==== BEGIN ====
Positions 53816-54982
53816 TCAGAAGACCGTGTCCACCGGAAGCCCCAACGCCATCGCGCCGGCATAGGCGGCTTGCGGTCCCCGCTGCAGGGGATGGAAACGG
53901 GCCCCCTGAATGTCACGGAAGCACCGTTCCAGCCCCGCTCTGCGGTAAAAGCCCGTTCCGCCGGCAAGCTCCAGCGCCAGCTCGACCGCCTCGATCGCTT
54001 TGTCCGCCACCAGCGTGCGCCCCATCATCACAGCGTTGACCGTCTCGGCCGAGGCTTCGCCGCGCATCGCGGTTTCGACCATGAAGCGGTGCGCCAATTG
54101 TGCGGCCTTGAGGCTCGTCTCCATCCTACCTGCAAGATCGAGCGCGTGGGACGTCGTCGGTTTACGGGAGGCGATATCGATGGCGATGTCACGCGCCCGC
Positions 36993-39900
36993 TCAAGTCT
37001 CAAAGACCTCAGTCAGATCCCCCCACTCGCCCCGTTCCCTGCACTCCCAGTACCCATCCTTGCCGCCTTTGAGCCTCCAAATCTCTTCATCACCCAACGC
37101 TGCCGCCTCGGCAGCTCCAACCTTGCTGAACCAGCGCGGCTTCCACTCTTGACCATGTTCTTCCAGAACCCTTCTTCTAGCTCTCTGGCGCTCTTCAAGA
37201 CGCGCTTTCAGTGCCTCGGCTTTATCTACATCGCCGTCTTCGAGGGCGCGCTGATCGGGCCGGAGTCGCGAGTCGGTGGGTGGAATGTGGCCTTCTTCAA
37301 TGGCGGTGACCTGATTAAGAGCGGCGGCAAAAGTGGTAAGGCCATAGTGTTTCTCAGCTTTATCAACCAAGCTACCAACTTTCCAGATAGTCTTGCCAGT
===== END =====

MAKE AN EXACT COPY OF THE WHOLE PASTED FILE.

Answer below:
Positions 53816-54982
53816 TCAGAAGACCGTGTCCACCGGAAGCCCCAACGCCATCGCGCCGGCATAGGCGGCTTGCGGTCCCCGCTGCAGGGGATGGAAACGG
53901 GCCCCCTGAATGTCACGGAAGCACCGTTCCAGCCCCGCTCTGCGGTAAAAGCCCGTTCCGCCGGCAAGCTCCAGCGCCAGCTCGACCGCCTCGATCGCTT
54001 TGTCCGCCACCAGCGTGCGCCCCATCATCACAGCGTTGACCGTCTCGGCCGAGGCTTCGCCGCGCATCGCGGTTTCGACCATGAAGCGGTGCGCCAATTG
54101 TGCGGCCTTGAGGCTCGTCTCCATCCTACCTGCAAGATCGAGCGCGTGGGACGTCGTCGGTTTACGGGAGGCGATATCGATGGCGATGTCACGCGCCCGC
Positions 36993-39900
36993 TCAAGTCT
37001 CAAAGACCTCAGTCAGATCCCCCCACTCGCCCCGTTCCCTGCACTCCCAGTACCCATCCTTGCCGCCTTTGAGCCTCCAAATCTCTTCATCACCCAACGC
37101 TGCCGCCTCGGCAGCTCCAACCTTGCTGAACCAGCGCGGCTTCCACTCTTGACCATGTTCTTCCAGAACCCTTCTTCTAGCTCTCTGGCGCTCTTCAAGA
37201 CGCGCTTTCAGTGCCTCGGCTTTATCTACATCGCCGTCTTCGAGGGCGCGCTGATCGGGCCGGAGTCGCGAGTCGGTGGGTGGAATGTGGCCTTCTTCAA
37301 TGGCGGTGACCTGATTAAGAGCGGCGGCAAAAGTGGTAAGGCCATAGTGTTTCTCAGCTTTATCAACCAAGCTACCAACTTTCCAGATAGTCTTGCCAGT